| ||Exercise 2: Visualising and examining flooded areas in New Orleans caused by Hurricane Katrina|
LIDAR map of New Orleans flooding caused by Hurricane Katrina, 3 September 2005
The purpose of this exercise is to detect, visualise and examine the flooded areas of New Orleans.
New Orleans is located in southeastern Louisiana, straddling the Mississippi River at the point where it flows into the Gulf of Mexico, building the shape of a distinct delta. Lake Pontchartrain, which contains brackish water and occupies around 1800 square kilometres, is located in the north of the city.
Major parts of the city are below sea level, which makes New Orleans flood-prone. Only the 'French Quarter' - the original settlement - is situated on a little hill and escaped the August 2005 disaster. The loss of everglades and swamps, together with the fact that the area is shaped in the form of a bowl, contributed to the vast floods caused by Hurricane Katrina. The wetlands constituted a natural buffer zone, shielding Louisiana’s coast from the consequences of hurricanes.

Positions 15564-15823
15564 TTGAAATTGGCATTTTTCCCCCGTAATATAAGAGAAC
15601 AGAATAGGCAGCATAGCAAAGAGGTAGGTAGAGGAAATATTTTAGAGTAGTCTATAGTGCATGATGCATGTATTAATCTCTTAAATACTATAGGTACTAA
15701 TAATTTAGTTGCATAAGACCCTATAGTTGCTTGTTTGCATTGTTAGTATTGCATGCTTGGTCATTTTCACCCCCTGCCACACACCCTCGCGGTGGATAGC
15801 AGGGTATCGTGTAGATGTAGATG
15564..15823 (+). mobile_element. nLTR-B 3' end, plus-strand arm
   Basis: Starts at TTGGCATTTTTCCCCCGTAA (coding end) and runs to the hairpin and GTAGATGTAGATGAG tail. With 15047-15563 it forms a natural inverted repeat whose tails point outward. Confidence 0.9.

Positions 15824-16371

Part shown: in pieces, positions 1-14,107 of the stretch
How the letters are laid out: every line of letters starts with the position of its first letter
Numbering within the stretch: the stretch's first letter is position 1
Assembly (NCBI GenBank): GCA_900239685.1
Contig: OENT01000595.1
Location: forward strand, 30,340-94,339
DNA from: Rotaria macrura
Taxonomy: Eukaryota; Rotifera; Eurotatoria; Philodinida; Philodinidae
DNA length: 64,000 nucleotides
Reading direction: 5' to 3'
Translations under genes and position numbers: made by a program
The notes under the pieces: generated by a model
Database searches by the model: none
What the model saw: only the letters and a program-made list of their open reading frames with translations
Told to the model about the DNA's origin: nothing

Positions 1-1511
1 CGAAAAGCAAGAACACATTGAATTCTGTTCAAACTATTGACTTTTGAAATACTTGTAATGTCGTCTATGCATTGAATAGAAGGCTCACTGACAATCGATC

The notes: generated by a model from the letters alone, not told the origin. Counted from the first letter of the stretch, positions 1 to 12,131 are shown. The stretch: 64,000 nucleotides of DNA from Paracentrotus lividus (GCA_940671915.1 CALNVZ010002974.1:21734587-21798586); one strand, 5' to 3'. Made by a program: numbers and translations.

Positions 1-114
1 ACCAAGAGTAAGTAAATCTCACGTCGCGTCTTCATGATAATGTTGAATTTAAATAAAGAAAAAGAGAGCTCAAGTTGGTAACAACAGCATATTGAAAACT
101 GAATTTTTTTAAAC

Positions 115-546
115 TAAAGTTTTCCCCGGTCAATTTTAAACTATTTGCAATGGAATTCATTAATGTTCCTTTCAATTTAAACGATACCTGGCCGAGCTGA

In the course of its 300-year history, New Orleans was repeatedly devastated by hurricanes. However, the city has never been hit by a hurricane with the force of Katrina. The large dams along the Mississippi River were able to withstand the hurricane, but two smaller ones couldn't, and burst onto the channels. All efforts of closing these leaks were unsuccessful, leading to the brackish water of Lake Pontchartrain flooding the deeper city. Because of the power outage caused by the hurricane, it was impossible to pump water out for a long time.
In the data zipfile on the right you are provided with a satellite image showing the city flooded by Hurricane Katrina. The image was acquired on 30 August 2005 by the French Space Agency’s Earth Observation Satellite SPOT.
SPOT image note: As the image only contains the channels listed in the table below, LEOWorks 3 automatically creates an RGB view assigning channel 1 the colour red (R), channel 2 the colour green (G) and channel 3 the colour blue (B). What is created is a false colour combination (FCC) showing areas with high NIR reflectivity in red. You can examine the single channels by clicking on “Image/Split to.../ [Red Green Blue]” in order to retrieve the channels listed below.
|Spectral Band||Wavelength Range (nm)||RGB channels|
|Band 1||780 – 890 (NIR)||Red channel|
|Band 2||610 – 680 (Red)||Green channel|
|Band 3||500 – 590 (Green)||Blue channel|
Open the SPOT image using LEOWorks. The automatically generated RGB view is composed as written above.